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Joy of reminiscing on past pleasures with old friends; angling.

OVER the May Bank Holiday R the May Bank Holiday I had the supreme pleasure of attending the James Pantyfedwen Eisteddfodau, which are held annually at Pontrhydfendigaid.

Pontrhydfendigiaid (the bridge of the blessed ford) was one of the nurseries of my piscatorial and cultural interest.

One cannot but be impressed by the hard work done voluntarily by so many people to promote cultural functions of this nature, which are a vital part of our heritage.

e Bont Eisteddfodau were the brainchild of the late Sir David James - businessman and philanthropist - whose family home was in Bont.

In his late teens he left the area for London where he established himself as a shrewd businessman. He amassed a great fortune but through his generous nature gave handsomely to ensure that many causes in Wales would benet. would benet. W Sir David was a man brimming with original ideas. One which never came to fruition was to create a lake comparable to Loch Leven in Scotland on Cors Caron - Loch Leven being the nest still-water shery in Britain in those days.

Sir David reckoned it would provide employment for up to 50 men.

Moc Morgan I am not convinced that Caron Bog would have made a good shery but for whatever reason the plans failed to get the support of the shery ocers of the day and the idea was dropped.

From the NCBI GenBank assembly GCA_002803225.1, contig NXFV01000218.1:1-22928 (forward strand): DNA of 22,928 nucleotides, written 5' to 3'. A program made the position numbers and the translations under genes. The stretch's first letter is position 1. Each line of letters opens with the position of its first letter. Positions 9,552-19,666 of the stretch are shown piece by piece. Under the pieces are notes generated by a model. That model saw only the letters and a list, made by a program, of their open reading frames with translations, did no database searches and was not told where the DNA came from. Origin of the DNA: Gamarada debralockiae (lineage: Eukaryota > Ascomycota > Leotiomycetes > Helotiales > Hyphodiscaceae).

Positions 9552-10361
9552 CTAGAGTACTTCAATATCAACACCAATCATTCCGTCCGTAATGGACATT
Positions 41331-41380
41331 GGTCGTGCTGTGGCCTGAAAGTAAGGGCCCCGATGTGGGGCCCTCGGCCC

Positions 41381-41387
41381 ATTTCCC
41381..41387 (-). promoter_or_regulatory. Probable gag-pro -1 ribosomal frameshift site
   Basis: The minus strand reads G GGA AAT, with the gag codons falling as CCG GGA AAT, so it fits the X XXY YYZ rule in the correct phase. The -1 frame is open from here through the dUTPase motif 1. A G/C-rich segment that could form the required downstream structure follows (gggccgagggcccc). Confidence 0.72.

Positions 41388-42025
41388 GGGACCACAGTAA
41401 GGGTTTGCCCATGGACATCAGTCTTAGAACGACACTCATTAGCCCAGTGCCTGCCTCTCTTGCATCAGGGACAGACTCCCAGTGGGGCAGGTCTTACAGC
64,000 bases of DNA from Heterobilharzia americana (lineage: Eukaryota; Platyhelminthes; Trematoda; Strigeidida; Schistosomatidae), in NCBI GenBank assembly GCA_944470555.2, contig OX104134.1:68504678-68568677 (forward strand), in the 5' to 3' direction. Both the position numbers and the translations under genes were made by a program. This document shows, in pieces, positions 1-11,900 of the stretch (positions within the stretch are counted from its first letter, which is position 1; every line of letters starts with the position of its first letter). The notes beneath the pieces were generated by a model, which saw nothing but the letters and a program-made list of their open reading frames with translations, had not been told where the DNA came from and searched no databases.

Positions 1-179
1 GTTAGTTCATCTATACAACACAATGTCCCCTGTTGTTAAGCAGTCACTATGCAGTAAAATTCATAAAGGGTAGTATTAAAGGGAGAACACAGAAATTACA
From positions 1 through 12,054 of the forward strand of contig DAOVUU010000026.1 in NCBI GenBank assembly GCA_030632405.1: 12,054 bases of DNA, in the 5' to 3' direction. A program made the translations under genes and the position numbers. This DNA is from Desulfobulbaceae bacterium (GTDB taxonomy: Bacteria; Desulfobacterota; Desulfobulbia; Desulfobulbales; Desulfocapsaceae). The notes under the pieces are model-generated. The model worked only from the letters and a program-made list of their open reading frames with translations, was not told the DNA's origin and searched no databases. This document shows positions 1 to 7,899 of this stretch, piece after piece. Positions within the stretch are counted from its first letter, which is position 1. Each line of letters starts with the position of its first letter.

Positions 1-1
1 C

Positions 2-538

Sir David was typical of many people from that era - leaving home to earn a better living while yearning for the haunts of their youth.

He had a habit of phoning me at the unearthly hour of 6am to ask about my recent shing and shooting exploits.

He knew that no day would pass without my visiting one shery or another - and that habit has remained with me.

He knew every pool in the Tei from its source down to Cors Caron. In fact my grandfather had often shed it with him.

Back in the thirties and forties every stream and every river was full of sh and in the fties angling poets Cynan and Dewi Emrys would come to Pontrhydfendigaid on shing holidays.

e drill in that period was either to use a running worm or a dry y while keeping well out of the trout's line of vision.

Anglers kneeling on the river-bank were not seeking divine intervention - they just didn't want the sh to see them!

e big catches in those pre-freezer days had to be distributed quickly to the sick, the needy or to neighbours.

"My" was an obsolete word back then with "ours" being the operative one.

While at Bont W I took the liberty of looking over the village bridge. e trout count was unfortunately in single gures - not the double gures of my teen years. Yet a truly wild trout is Y worth half a dozen stocked ones.

Returning to one's roots can bring disappointments, especially when present-day reality doesn't live up to remembered expectations.

But being back among valued friends was a tonic and what is better than reminiscing on past pleasures - be they shooting partridges, tickling trout - or a lass or two, and shing for genuine wild trout.

Fishing for one of the most beautiful creatures created by the Good Lord is a joy - if he created a better pastime then I think he must have kept it to himself.

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A truly wild trout is worth half a dozen stocked ones, says Moc
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Title Annotation:Features
Publication:Western Mail (Cardiff, Wales)
Date:May 13, 2014
Words:573
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